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Taiwanese students share their learnings after experiential education trip in Northern Europe

Reposted on The News Lens International

A group of senior high school students from Yilan county held a series of presentations from 12 to 13 November during which they shared the knowledge and insight gained through an experiential learning trip in Northern Europe.

Earlier this year, a group of 14 students from Yilan county led by teacher You Fanqi (由樊琦) spent three months traveling Europe as part of an experiential education project. Countries visited included Denmark, Finland and Germany; students went to local schools and factories to immerse themselves in a foreign learning and working environment, observe different teaching methods and acquire a number of practical skills, all the while interacting with local populations.

After returning to Taiwan, they spent two days conducting presentations and interactive discussions with their fellow students, wherein they shared their experiences and the knowledge gained through observation and research.

During their journey, the students joined the International Democratic Education Conference 2016 which was held in Mikkeli, Finland from 6 to 10 June. They had the opportunity to learn about sustainable energy, city design, and cultural History, among other themes. They also interacted with a number of international students and teachers, exchanging ideas and theories about democratic education systems and methods.

Thrilled by the experience, the group returned eager to share new ways of thinking with their fellow Taiwanese. In an open letter to President Tsai Ying-wen (蔡英文), they speak of the importance of learning from European societies – not only when it comes to education, but systems of values in general:

“The high school students in Denmark, the expression in their eyes is resolute,” student Yang Yiqi (楊 逸 頎) writes. “They have a lot of self-confidence; they are always calm when talking to strangers. They clearly know what they are doing. In the subway, there is no place to check your ticket: everything is laid upon a foundation of trust. Even if there is high taxation, people trust the government. They believe that those who have skills must invest a lot, and in the end they will be rewarded.”

Student Liu Yuchen (林昱辰) developed a deep interest for the Finland education system, which is internationally renowned for being unorthodox and having few exams, while simultaneously holding the top spot in international rankings: an apparent contradiction that intrigued her to no end and led her to research the issue. In her presentation, she noted that the Finland approach aims to teach future generations essential problem-solving and communication skills while fusing academia and ‘real life’. She made a comparison between Finland and Taiwan and concluded that “what must change isn’t necessarily education, but our system of values” (Yao gaibian de bu yiding shi jiaoyu, ershi women de jiazhiguan).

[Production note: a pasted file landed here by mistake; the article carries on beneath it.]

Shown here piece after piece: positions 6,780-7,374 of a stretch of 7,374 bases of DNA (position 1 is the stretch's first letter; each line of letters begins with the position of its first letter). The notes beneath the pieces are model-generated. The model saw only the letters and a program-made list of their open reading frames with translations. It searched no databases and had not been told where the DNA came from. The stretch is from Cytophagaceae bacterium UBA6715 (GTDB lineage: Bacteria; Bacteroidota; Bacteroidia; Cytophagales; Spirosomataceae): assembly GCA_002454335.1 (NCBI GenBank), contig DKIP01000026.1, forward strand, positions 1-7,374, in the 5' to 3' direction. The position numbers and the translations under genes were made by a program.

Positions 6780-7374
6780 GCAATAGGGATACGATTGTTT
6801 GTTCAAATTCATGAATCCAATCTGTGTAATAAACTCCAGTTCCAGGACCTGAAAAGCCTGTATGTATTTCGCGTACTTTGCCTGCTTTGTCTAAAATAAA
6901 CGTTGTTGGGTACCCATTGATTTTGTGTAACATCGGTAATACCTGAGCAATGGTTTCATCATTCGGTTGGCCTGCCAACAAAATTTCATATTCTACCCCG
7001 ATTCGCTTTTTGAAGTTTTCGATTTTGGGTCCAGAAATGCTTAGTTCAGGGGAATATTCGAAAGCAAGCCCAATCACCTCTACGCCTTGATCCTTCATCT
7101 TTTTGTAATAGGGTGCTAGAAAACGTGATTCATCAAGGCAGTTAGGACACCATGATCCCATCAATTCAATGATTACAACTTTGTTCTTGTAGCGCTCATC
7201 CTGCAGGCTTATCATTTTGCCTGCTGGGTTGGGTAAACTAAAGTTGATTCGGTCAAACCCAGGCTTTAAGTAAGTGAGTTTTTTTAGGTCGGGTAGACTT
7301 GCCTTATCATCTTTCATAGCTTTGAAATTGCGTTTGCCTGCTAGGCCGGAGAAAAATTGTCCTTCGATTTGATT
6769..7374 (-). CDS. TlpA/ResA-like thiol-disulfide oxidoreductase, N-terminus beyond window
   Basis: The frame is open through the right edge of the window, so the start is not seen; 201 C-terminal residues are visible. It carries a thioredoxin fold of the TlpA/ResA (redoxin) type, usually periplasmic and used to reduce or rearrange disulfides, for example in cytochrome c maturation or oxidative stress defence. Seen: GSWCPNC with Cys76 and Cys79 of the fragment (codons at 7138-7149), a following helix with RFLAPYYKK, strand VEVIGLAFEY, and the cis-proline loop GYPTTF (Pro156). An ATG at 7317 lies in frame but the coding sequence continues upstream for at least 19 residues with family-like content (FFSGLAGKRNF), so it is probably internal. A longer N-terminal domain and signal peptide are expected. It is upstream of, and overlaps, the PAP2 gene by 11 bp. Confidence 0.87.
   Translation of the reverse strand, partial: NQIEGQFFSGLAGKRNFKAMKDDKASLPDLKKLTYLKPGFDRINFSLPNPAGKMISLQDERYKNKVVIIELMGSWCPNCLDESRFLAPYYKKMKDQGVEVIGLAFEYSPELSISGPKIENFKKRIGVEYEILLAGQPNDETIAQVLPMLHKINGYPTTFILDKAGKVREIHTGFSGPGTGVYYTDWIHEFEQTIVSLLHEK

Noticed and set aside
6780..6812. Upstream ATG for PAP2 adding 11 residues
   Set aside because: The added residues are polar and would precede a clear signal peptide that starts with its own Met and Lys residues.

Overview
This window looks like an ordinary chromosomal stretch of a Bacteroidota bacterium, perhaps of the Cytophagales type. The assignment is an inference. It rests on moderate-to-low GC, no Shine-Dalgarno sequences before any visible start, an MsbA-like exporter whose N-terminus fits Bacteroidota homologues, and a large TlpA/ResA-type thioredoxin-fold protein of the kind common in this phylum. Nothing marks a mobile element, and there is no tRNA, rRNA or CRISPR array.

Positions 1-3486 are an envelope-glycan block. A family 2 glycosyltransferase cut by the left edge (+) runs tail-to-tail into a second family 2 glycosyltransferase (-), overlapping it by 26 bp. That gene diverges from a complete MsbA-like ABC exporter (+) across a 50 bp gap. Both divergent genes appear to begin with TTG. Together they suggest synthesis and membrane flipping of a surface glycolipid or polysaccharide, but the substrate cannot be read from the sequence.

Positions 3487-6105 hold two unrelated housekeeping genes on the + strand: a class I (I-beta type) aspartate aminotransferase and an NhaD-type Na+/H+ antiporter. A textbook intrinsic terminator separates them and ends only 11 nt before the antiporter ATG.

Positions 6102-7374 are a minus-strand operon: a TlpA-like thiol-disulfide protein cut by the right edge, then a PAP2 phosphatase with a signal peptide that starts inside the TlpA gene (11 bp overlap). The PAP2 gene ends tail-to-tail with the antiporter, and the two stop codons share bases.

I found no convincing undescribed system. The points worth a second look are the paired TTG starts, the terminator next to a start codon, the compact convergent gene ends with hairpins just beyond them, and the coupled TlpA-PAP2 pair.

According to Fulbright scholar William Doyle, the key to Finland’s success lies not only with the class contents and materials, but more generally with the great freedom teachers have to innovate and experiment and perhaps more crucially, in its understanding and respect for children who are trusted to suggest ideas, self-assess with their peers and laugh or play in class instead of studying in a rigid disciplinary setting. There is little homework as it has been deemed counterproductive by research.

By contrast, while ranking high in international test scores (especially in maths and sciences), Taiwan’s education system has long been criticized for focusing on memorization and standardized exam results rather than creativity and critical thinking, while putting a tremendous amount on pressure on students who often attend cram schools (buxiban) in the evenings and weekends and have to deal with large amounts of homework. The highly competitive learning environment has also been subject to criticism. The Ministry of Education has attempted to tackle those issues in 2014 through a series of controversial reforms including the creation of ‘exam-free’ pathways, decentralization of curriculum, and improvement of vocational education programs. 2015 was declared Education Innovation Action Year, encouraging teachers and students to cultivate openness to more creative and action-focused learning approaches.

It is likely that students and teachers coming into contact with alternative education models that are more focused on communication, freedom, and creativity, such as the progressive Finland model, will lead to positive changes in Taiwanese education. One can hope more educators will take this kind of initiative in the future.

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